Take the 2-minute tour ×
Mathematics Stack Exchange is a question and answer site for people studying math at any level and professionals in related fields. It's 100% free, no registration required.

Let $X$ be a Polish space and $C(X)$ denote the space of all bounded and continuous functions on $X$. We consider a Markov chain $(\xi_n)_{n\geq 0}$ with transition probability $P:X\times \mathcal{B}_X \rightarrow \left[0,1\right]$ and assume that the related Markov semigroup $(P^n)_{n\geq1}$ satisfies the Chapman–Kolmogorov equation: $$P^{n+1}(x,A)=\int\limits_{X}P^n(y,A)\,P(x,dy), \mbox { for } x\in X,\, A\in \mathcal{B}_X.$$ Routinely, we define a dual operator $U^n$ related to $P^n$ as follows: $$U^n f(x)=\int\limits_{X} f(y)P^n(x,dy), \mbox{ for any } f\in C(X)$$ and Markov operator: $$P^n \mu (A)=\int\limits_{X} P^n(x,A)\, \mu(dx), \mbox{ for any } A\in \mathcal{B}_X$$ We also assume that $P$ has the Feller property, that means, $Uf \in C(X)$, for any $f\in C(X)$.

Recently, I've proved the following theorem:

If the chain $(\xi_n)_{n\geq 0}$ has the Feller property and the following conditions are satisfied:

(i) for all $f\in C(X)$ with bounded support the family $\{U^n f: n \in \mathbb{N}\}$ is equicontinuous in each point of $X$,

(ii) the family of measures $\{P^n(x, \cdot): n\in\mathbb{N}\}$ is tight, for any $x\in X$,

(iii) there is a point $z\in X$ such that $\bigwedge\limits_{\delta>0}\, \bigvee\limits_{N\in\mathbb{N}}\,\bigwedge\limits_{x\in X}\,P^N(x,B(z,\delta))>0$,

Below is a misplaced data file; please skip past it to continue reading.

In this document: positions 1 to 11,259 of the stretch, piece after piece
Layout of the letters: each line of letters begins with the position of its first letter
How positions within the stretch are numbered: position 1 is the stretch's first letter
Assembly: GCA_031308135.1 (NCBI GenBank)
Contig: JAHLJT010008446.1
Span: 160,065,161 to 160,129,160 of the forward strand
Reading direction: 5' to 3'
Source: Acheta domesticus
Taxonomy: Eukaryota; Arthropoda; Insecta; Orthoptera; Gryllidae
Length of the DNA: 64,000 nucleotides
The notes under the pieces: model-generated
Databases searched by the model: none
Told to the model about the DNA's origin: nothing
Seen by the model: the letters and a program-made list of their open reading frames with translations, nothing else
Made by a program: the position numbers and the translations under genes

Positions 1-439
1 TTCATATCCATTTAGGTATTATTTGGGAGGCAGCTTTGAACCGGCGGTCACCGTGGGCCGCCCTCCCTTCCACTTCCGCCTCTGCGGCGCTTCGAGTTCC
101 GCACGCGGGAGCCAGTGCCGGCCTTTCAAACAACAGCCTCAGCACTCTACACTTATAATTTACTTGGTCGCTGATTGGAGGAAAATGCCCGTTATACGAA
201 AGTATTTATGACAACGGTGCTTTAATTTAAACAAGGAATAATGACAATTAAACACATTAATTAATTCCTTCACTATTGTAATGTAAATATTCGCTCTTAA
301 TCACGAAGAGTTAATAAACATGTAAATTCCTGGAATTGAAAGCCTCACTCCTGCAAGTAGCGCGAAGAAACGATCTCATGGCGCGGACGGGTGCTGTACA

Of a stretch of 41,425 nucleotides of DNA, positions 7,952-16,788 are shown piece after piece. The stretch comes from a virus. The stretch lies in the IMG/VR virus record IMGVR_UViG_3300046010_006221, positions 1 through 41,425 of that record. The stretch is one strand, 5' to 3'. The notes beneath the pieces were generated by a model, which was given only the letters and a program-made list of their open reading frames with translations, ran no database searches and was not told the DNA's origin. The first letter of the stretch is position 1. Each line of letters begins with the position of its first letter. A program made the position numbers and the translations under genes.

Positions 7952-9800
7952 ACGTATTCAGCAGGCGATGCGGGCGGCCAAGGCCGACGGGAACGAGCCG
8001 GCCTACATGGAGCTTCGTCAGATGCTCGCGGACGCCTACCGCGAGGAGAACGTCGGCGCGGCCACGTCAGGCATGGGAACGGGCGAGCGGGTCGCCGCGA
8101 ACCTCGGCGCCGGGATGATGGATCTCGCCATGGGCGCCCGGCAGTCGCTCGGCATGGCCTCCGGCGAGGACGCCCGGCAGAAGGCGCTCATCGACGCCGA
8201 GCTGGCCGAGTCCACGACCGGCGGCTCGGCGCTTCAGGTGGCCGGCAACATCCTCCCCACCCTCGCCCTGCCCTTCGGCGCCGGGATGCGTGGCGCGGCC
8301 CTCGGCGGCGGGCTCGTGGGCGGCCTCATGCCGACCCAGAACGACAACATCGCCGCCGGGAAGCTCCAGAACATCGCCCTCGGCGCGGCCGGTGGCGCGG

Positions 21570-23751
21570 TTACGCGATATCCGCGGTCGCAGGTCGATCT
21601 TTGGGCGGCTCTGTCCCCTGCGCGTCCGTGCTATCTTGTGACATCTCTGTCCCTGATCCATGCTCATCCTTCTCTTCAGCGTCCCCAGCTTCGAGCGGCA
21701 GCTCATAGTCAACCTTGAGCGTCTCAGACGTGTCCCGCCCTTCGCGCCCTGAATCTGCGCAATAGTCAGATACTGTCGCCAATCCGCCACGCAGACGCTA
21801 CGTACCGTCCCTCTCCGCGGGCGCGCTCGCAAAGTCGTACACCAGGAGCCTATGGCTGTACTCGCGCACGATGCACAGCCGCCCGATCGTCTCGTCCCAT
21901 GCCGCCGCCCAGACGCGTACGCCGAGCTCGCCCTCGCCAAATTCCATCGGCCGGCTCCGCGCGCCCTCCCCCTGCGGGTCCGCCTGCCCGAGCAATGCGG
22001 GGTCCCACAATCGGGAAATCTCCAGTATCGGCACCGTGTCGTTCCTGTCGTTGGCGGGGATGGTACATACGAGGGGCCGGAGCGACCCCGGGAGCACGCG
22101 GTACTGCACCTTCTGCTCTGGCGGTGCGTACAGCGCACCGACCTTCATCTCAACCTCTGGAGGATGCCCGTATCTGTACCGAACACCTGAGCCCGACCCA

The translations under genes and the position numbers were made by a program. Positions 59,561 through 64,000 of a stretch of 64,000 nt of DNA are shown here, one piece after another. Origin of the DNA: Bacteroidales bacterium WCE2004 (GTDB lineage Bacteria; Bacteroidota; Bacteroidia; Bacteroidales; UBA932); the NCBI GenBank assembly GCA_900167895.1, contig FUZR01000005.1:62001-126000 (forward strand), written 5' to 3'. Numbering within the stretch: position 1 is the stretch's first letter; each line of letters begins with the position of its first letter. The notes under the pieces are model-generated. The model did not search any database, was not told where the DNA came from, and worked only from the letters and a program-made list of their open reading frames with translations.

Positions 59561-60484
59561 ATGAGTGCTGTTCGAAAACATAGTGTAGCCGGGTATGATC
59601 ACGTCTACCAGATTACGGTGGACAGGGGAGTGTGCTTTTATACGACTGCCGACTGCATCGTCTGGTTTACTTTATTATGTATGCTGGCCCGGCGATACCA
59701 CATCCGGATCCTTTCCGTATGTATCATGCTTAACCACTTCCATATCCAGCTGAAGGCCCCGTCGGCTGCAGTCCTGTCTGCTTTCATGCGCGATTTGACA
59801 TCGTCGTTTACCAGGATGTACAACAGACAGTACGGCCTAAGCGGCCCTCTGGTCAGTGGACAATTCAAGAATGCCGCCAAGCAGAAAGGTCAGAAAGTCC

then, there is an unique probabilistic invariant measure for $(\xi_n)_{n\geq 0}$ and $(P^n(x,\cdot))_{n\geq1}$ converges to $\pi$ weakly and uniformly in $x$ from compact subsets of X.

I have problems with two things:

  1. Does the sequence $(P^n \mu)_{n\geq 1}$ also converge weakly to $\pi$, for any probabilistic measure $\mu$ on $X$? (I know, that the set of point measures is dense in space of all probabilistic measures with weak topology, but I cant use it without the nonexpansivity $P$ in the total variation norm).

  2. Could anyone give an example of Markov - Feller chain, which satisfied conditions (i) - (iii)?

I will be very grateful especially for answer to my second question.

share|improve this question
1  
Perhaps this is too trivial, but an irreducible Markov chain on a finite state space satisfies your properties. (Actually, it doesn't quite have to be irreducible; there can be some transient states also.) I think that any positive recurrent irreducible chain on a countable discrete state space works, too. And I didn't check it, but I would bet that classical examples of recurrent processes on $\mathbb{R}^n$ would work too. For instance, Brownian motion on an open set with reflecting boundary, or an Ornstein-Uhlenbeck process. –  Nate Eldredge Aug 24 '11 at 1:29
1  
@dawid: to add to the answer by Nate, in $\mathbb R^n$ you can consider kernels having continuous densities. A trivial example can be when the density is strictly positive and does not depend on $x$. –  Ilya Aug 24 '11 at 8:41
    
Thanks for comments, I checked such chains on countable discrete state space and I think it should work, but actually I would be satisfied with an example of a proper chain on state space, which is Polish but non locally compact, becouse exactly I generalized this theorem on such spaces... And what's about my first question? What do you think about that? –  dawid Aug 24 '11 at 17:54

1 Answer 1

up vote 1 down vote accepted

For 1., I think that this follows from convergence of $P^n(x,\cdot)$. Let $f\in C(X)$. Then $F_n(x) := \int f \;\;\mathrm{d}P^n(x, \cdot)$ is bounded uniformly in $n$ (by the same bound as $f$) and converges point-wise to $\int f\;\; \mathrm{d}\pi$ by your result. Dominated convergence yields $$ \int f \;\;\mathrm{d}P^n\mu = \int F(x) \;\;\mu(\mathrm{d}x) \to \int f\;\; \mathrm{d}\pi. $$ Hence $P^n\mu$ converges weakly to $\pi$.

share|improve this answer

Your Answer

 
discard

By posting your answer, you agree to the privacy policy and terms of service.

Not the answer you're looking for? Browse other questions tagged or ask your own question.